Amtrak hopes for a new rail service for Colorado from Pueblo to Cheyenne and major cities in between

Colorado lawmakers also unveil bill aimed at facilitating Front Range passenger rail
Posted at 5:13 PM, Apr 12, 2021
and last updated 2021-04-12 20:58:00-04

DENVER — For many Coloradans sick of sitting in traffic, building a new Front Range rail line seems like a dream solution. Now might be its best chance yet to make it beyond the planning stages.

After President Biden unveiled his $2 trillion infrastructure proposal late last month, which set aside $80 billion for Amtrak, the company released this map showing the work they would do in Colorado.

Amtrak proposed adding a Front Range Rail line between Pueblo and Cheyenne after President Biden unveiled his infrastructure proposal, which would put a proposed $80 billion toward Amtrak renovations and additions.

Their vision of a rail line would connect Pueblo, Colorado Springs, Denver, Fort Collins and Cheyenne. The company also released a package detailing their proposed expansion in Colorado last week.

"Not only will the traveling public benefit from these services but overall it would create jobs, improve quality of life, reduce carbon emissions and generate economic growth," said CEO of Amtrak, Bill Flynn.

Flynn said during a meeting Monday that the company hopes to push forward with the plan even if it does not get $80 billion in the federal infrastructure package, but said passage of the president's proposal would help speed up the process.

For, Janet Kipina, who uses RTD's light rails to get to work, the prospect of a new line could change her life, she says.

"If I could actually live in Colorado Springs but work in Denver, that would be the best of both worlds. So that way you’re getting out of the city and enjoying the slower pace of life when you’re at home, but then still having the benefits of jobs in Denver that pay more," said Kipina.

Pueblo Mayor Nick Gradisar says having Pueblo be part of the rail line would provide an economic boost and a way to pass something on to future generations.

"Look what our ancestors left us in terms of infrastructure. I think we owe an obligation to future generations – to our children and grandchildren and great-grandchildren – to try to match what our ancestors left for us," said Gradisar.

There are still many unknowns with the project. If Amtrak secures funding through the infrastructure bill, which is still in its planning stages, the rail could be finished within 15 years.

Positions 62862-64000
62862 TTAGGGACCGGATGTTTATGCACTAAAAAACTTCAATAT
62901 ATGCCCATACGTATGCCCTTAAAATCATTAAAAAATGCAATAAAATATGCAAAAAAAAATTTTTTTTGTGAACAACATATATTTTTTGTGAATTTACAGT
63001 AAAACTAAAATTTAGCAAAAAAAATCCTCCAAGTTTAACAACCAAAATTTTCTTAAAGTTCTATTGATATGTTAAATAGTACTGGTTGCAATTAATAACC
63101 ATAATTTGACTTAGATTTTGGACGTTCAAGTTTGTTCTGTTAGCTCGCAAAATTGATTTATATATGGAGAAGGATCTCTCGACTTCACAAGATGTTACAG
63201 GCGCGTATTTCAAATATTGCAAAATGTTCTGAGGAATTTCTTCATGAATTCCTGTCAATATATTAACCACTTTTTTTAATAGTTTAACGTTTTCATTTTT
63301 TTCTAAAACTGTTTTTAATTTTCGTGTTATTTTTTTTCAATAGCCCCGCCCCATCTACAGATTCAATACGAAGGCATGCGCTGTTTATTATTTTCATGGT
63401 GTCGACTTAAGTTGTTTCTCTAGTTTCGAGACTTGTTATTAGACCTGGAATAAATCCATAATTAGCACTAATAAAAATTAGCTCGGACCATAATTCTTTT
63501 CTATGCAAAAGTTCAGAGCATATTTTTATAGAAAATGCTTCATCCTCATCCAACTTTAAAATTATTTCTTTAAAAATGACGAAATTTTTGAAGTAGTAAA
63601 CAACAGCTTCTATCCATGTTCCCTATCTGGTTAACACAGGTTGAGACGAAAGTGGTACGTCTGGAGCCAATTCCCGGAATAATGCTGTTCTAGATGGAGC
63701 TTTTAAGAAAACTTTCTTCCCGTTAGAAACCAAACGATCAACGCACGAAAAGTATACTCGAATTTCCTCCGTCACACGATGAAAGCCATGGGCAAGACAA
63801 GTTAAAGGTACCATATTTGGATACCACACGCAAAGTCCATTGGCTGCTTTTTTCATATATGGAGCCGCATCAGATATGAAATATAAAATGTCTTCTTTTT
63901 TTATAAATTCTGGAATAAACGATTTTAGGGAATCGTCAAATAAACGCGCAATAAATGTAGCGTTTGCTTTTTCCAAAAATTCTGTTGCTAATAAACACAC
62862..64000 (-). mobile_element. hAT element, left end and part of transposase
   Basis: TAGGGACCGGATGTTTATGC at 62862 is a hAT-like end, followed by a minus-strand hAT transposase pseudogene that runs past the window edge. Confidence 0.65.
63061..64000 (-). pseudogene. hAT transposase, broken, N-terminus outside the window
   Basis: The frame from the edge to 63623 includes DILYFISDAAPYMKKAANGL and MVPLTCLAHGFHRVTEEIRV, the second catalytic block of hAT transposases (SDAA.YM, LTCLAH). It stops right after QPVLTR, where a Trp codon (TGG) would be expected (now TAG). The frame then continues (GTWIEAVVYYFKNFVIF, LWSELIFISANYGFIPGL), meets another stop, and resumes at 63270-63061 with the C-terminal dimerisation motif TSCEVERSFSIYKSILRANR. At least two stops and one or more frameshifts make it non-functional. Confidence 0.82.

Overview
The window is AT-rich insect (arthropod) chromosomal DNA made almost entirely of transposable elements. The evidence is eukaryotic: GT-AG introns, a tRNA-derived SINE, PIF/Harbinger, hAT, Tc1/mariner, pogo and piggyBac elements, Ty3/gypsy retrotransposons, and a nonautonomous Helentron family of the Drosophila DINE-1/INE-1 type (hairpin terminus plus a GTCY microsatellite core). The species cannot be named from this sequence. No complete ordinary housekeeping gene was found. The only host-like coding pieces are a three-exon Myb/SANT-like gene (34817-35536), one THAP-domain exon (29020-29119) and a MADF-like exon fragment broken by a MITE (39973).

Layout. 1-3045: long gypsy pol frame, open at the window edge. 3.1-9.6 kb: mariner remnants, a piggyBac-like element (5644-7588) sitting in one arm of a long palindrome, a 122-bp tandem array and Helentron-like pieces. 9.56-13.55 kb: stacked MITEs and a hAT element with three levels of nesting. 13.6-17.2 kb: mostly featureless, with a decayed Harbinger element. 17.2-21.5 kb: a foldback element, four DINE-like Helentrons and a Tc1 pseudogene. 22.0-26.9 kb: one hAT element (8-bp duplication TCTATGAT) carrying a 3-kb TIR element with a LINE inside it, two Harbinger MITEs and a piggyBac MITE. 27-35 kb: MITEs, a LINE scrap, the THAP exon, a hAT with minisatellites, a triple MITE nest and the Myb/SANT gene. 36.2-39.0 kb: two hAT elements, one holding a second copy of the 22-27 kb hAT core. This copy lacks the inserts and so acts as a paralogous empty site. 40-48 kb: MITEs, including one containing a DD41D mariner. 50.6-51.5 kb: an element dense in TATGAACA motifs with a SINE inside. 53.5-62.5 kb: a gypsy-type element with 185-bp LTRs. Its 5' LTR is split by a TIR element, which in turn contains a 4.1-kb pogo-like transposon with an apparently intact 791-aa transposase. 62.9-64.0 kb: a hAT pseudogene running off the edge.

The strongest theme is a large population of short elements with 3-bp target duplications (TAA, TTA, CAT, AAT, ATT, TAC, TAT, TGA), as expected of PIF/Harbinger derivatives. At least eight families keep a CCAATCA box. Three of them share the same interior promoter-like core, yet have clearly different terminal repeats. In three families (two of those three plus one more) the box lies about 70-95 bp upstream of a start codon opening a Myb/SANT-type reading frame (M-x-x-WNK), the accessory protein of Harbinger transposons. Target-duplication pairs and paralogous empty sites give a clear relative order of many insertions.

"Lets face it, Colorado is a phenomenal place to live. I came out here for a vacation 30 years ago and never left," said Kipina.

The idea of a Front Range Rail system has been in the works, and much discussed, for years.

A commission has studied the project in recent years, and officials discussed it in the leadup to the 2018 Colorado statewide election, with Jared Polis saying at the time he supported a high-speed rail line between Fort Collins and Pueblo.

A survey of people living along the Front Range done in 2019 by Magellan Strategies found more than 80% of respondents in favor of a rail line from at least Fort Collins to Pueblo. But support fell drastically when respondents were asked if they supported a sales tax increase to fund the project, though more than 60% of people said they would support such a tax increase as well as the project.

But there is also action currently at the state Capitol, where lawmakers are also discussing how a Front Range passenger rail could be paid for aside from the possible funding to Amtrak. The Colorado Sun first reported on the bill’s introduction and its details on Friday.

The bill (SB21-238) sponsored by Front Range lawmakers would, if passed, would create a new Front Range passenger rail district from New Mexico to Wyoming that would be overseen by a board that would be able to ask voters within the special district to raise sales taxes to pay for a Front Range passenger rail.

The bill has yet to have its first committee meeting set, but it will first be heard in the Senate Transportation and Energy Committee. It already has support from senators of both parties and 17 senators in total out of 35 total.